Capitalizing on CRM Lists, Tags, and Segmentations

When you segment your contacts, you create easily searchable databases. Think of it as a sorting system. You wouldn’t just throw all of your important documents into a pile in your file cabinet! You take the time to organize them according to what they are and how they’re used.

Fortunately, with Customer Relationship Management (CRM) software, like ActiveCampaign, this is a fairly straightforward process. Here are the key elements you need to know:

Lists

The highest level of segmentation is the list. Think of these as your folder.

What lists you use will depend on what your needs are. A clothing company’s marketing strategy would be poorly received at a real estate firm. Likewise, you wouldn’t want to try the same gimmicks you used when marketing to teenagers to elders at a retirement home.

To get you started, here are a few examples of lists that might be utilized:

  • One of the most common lists—and one that is highly recommended that you use—is the testing list. This would include contacts for people who’d be your testing market when you run a new campaign.
  • Another generally useful list to create would be subscriber status lists. This includes both financial levels (such as membership tiers) and email subscriptions. In the case of emails, being able to easily filter out individuals depending on how long they’ve been enrolled in your emails is always useful.
  • For real estate, there might be lists based on the type of customer you’re dealing with. Examples include:
    • Age ranges (first-time homeowners, established individuals, and retired or elderly individuals),
    • Buyer types (such as single, married, or families),
    • Property types (apartments, condos, houses, and so on),
    • Or geographic area.
  • A clothing company might want to create lists that cater to wide target markets and demographics. Some ideas for this are:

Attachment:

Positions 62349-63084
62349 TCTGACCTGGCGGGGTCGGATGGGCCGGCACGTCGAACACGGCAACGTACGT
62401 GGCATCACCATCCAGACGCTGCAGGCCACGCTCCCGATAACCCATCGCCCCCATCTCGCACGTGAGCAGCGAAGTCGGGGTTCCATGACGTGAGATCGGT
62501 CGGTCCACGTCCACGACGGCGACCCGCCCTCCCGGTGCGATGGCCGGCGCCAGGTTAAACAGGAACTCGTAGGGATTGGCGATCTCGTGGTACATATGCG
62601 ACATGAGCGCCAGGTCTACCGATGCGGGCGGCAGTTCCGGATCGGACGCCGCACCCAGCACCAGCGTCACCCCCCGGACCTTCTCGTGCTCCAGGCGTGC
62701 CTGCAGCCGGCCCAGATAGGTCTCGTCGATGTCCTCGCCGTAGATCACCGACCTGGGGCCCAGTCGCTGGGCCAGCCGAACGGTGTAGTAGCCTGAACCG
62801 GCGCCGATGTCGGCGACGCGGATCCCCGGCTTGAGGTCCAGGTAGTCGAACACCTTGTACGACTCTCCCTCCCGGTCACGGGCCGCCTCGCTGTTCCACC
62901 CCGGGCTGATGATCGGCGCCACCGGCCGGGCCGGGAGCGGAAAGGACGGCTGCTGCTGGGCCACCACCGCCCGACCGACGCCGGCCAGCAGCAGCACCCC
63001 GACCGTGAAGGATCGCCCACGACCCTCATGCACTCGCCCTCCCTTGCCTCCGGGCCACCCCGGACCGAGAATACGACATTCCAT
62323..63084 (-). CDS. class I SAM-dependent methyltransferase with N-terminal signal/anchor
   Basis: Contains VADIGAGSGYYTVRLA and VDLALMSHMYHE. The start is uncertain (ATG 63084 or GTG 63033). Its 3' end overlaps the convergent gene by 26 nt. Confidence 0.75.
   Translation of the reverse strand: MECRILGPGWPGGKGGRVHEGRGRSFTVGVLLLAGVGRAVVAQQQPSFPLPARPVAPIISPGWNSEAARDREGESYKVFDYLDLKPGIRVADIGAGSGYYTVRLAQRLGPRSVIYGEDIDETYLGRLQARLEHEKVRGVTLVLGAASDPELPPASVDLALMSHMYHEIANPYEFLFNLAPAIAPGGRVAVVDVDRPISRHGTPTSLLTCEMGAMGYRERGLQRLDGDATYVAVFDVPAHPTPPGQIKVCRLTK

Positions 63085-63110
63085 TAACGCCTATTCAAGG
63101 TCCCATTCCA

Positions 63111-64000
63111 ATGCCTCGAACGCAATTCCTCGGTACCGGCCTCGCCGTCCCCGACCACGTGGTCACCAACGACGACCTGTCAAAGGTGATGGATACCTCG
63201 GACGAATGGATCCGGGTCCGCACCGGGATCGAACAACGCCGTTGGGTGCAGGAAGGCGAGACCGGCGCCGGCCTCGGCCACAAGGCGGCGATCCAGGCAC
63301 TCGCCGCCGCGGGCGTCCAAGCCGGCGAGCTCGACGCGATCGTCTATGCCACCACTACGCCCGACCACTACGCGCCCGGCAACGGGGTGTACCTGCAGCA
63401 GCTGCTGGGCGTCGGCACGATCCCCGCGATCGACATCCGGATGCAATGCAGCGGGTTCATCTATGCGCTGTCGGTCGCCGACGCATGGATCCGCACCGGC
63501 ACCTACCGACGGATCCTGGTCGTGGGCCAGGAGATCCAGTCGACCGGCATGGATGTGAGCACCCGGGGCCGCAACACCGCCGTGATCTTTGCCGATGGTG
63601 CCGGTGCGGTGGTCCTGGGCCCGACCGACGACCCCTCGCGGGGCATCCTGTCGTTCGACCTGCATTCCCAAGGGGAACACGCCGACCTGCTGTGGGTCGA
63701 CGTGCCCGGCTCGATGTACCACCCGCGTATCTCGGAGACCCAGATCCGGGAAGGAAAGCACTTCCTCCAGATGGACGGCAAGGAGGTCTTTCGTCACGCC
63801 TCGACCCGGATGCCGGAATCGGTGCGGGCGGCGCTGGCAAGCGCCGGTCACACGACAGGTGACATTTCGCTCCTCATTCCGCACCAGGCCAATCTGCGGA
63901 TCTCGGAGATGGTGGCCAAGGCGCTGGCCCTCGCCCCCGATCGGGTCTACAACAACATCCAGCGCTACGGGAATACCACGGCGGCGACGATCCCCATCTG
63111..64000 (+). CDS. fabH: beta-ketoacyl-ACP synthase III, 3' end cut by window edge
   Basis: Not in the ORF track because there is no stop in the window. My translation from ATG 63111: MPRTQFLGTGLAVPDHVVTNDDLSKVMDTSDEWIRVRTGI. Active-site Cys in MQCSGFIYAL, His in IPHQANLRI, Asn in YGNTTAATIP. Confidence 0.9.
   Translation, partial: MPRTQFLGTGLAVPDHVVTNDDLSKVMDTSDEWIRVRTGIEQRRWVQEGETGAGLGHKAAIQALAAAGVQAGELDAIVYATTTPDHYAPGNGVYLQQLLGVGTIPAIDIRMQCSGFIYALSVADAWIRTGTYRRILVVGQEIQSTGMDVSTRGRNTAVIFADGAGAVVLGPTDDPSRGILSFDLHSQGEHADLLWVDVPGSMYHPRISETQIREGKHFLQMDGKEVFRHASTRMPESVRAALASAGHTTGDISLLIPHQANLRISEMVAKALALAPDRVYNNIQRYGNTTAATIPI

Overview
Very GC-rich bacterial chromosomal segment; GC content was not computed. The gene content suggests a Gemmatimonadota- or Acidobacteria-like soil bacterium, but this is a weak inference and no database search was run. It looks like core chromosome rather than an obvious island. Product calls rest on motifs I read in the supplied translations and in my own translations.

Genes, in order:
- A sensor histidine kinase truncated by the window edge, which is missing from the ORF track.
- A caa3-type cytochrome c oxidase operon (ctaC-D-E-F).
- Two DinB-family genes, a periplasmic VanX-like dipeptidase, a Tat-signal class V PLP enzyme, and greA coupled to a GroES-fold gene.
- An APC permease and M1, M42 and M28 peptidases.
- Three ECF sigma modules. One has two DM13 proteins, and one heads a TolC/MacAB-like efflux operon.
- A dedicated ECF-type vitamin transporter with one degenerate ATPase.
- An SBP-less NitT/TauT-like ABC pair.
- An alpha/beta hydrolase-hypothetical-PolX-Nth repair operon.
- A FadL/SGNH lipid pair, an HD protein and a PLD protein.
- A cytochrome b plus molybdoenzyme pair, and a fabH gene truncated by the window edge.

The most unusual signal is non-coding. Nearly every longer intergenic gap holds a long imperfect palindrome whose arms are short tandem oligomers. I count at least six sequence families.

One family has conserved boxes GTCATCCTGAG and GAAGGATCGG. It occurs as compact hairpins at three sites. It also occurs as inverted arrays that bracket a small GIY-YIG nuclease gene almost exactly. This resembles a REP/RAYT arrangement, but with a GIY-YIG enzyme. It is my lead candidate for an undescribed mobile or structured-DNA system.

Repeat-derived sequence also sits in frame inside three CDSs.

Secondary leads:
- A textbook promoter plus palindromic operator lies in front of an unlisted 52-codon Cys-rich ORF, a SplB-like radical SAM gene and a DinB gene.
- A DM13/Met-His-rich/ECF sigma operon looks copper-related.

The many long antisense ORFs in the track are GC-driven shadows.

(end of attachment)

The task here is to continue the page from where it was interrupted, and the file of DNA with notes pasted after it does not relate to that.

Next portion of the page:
• Gender-based lists, which break the market into an easy binary;
    • Age-based lists (children, teen, young adult, for instance);
    • Or style type (punk, grunge, preppy, etc.).

In general, you want your lists to be broad but handy. You don’t want to make a list so overreaching that everyone is included in it. At the same time, a list that only has two or three people in it is just as useless.

Tags

The second level of organization in your CRM toolbox is the tag. Think of these as your sub-folder or category. In the filing cabinet analogy, this would be where you’d insert a divider, perhaps to keep your home improvement receipts separate from all coupons you’ve been getting from retail stores.

Tags can be applied to individual customers within your database.

When dealing with email marketing, they’re extremely handy. Good tagging allows you to find and email deals and information to people who are interested in narrow scopes of products and services. Proper tag use can prevent you from disengaging from customers by keeping their content relevant.

If you’re still a bit confused, some examples might help!

  • Regardless of your industry or practice, one handy thing to have as a tag is customer engagement level. Knowing who your best customers are is always important, and it enables you to send them some of your more exclusive deals.